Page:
How to Build Your Next High-Dollar Fundraising Volunteer
I don’t sing because I am happy. I am happy because I sing. — William James
I don’t lead because I fundraise. I fundraise because I lead. — Said No One Ever (Yet…)
Here is a story for you:
“I started reading palms when I was in my teens, as a way to supplement my income from doing magic and mental shows. When I started, I did not believe in palmistry. But I knew that to ‘sell’ it, I had to act as if I did. After a few years, I became a firm believer in palmistry. One day, the late Stanley Jaks, who was a professional mentalist and a man I respected, tactfully suggested that it would make an interesting experiment if I deliberately gave readings opposite to what the lines indicated. I tried this out with a few clients. To my surprise and horror, my readings were just as successful as ever. Ever since then I have been interested in the powerful forces that convince us, [palm] reader and client alike, that something is so when it really isn’t.”
In this story, famed University of Oregon psychologist Ray Hyman described how acting the role of a palm reader convinced him that palmistry worked.
Let me reiterate—he said acting the role of X convinced him of X.
When we look at the people who serve on volunteer leadership committees for nonprofit peer-to-peer fundraising, we assume those people are our highest fundraisers and that’s how they came to be on the committees. Or we assume that these folks have a strong mission connection and that is why they are on the committee.
What if, because they simply act the role of people who are completely committed to their mission by being on the committee, they fundraise like people who are completely committed to their mission? What if serving on the committee is not a marker for high fundraising, but instead is causal to high fundraising? What if Ray Hyman is right and, if we get people on the committee, we can get them to fundraise?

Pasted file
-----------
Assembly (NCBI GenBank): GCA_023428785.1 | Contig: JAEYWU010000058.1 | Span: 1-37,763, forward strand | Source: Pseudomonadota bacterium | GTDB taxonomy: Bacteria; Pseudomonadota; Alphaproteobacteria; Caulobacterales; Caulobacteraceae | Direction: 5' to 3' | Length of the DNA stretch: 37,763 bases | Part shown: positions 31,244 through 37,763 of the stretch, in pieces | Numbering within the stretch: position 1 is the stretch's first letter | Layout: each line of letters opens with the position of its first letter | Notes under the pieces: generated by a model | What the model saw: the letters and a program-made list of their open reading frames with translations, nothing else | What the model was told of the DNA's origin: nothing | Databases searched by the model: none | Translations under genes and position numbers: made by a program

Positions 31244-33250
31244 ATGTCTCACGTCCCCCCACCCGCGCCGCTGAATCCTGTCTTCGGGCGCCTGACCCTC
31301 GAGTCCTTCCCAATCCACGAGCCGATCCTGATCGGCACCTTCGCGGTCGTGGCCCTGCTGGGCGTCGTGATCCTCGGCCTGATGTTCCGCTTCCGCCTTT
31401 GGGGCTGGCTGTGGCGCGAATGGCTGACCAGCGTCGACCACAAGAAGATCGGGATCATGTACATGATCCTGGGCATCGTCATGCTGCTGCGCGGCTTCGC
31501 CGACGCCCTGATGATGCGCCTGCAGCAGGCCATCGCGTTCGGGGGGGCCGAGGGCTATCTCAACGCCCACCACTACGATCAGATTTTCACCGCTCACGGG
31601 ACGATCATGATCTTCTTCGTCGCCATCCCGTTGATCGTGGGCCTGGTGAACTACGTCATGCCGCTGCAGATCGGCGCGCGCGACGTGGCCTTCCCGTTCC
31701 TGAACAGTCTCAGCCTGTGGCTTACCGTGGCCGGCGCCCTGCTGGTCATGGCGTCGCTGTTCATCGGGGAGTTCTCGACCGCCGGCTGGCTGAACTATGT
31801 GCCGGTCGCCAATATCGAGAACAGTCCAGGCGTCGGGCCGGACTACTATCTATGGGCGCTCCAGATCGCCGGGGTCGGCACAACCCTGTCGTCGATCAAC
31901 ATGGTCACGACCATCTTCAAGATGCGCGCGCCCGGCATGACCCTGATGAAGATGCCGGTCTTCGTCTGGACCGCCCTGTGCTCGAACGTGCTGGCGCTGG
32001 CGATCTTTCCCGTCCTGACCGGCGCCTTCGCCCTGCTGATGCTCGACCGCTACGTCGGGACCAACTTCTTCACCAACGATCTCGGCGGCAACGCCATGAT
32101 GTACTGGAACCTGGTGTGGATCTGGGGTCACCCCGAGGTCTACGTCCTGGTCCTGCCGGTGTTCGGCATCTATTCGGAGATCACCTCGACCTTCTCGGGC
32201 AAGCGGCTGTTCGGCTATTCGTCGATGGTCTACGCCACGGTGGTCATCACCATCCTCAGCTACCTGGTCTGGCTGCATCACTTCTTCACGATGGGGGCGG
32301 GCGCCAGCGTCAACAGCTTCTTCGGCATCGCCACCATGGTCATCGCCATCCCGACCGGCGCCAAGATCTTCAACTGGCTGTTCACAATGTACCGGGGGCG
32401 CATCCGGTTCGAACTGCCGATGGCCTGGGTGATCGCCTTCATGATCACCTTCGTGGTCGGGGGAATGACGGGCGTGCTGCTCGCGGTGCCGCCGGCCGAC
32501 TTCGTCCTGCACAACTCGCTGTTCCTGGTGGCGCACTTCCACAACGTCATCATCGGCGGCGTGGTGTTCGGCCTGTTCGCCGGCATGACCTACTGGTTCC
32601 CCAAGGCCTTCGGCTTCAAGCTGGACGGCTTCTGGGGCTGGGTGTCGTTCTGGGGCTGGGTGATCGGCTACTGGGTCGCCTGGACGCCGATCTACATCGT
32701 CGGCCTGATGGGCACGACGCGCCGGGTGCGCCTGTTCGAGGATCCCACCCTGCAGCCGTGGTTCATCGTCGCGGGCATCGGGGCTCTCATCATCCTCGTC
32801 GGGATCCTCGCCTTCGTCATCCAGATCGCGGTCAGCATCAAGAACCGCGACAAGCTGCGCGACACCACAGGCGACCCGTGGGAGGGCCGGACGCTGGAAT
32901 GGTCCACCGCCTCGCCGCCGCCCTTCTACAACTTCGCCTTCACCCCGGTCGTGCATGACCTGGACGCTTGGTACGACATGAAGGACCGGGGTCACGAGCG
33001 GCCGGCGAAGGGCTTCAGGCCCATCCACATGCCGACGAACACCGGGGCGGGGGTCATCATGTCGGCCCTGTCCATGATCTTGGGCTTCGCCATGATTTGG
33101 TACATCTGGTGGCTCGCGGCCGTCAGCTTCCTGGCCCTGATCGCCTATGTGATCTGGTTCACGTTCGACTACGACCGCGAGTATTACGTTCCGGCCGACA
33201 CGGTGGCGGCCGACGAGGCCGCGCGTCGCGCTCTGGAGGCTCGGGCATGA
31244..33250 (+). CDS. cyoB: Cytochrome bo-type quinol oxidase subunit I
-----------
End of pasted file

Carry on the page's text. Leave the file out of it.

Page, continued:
I offer what limited proof I can. And wow, it is limited. The reason it is limited is that organizations by and large do not mark constituent records with “served on committee.” Because they don’t—it’s hard to study. I have one data set that illustrates my point. Unfortunately, this data set is from an organization that is only beginning to invest in volunteer leadership in a significant way, so the number of volunteer leadership and advocacy volunteers is small. With that said, take a look:
Yes, you read it correctly. Let’s just look at median fundraising:
Participant = $140
Volunteer leadership = $1,307
Advocates = $2,411
In the past, we have simply said, “Of course they fundraise at high levels, they are the most committed.” But according to social scientists, they act committed and, therefore, fundraise at high levels.
So, powerful is the impact of our behavior on our attitudes that the behavior doesn’t even need to be a physical action—it can simply consist of spoken words. Psychologists refer to this as the “saying-becomes-believing” effect. What does that look like in our world? It looks like a volunteer taking the microphone and talking about the event. It looks like a team captain recruiting team members. It looks like an advocate calling a congressperson.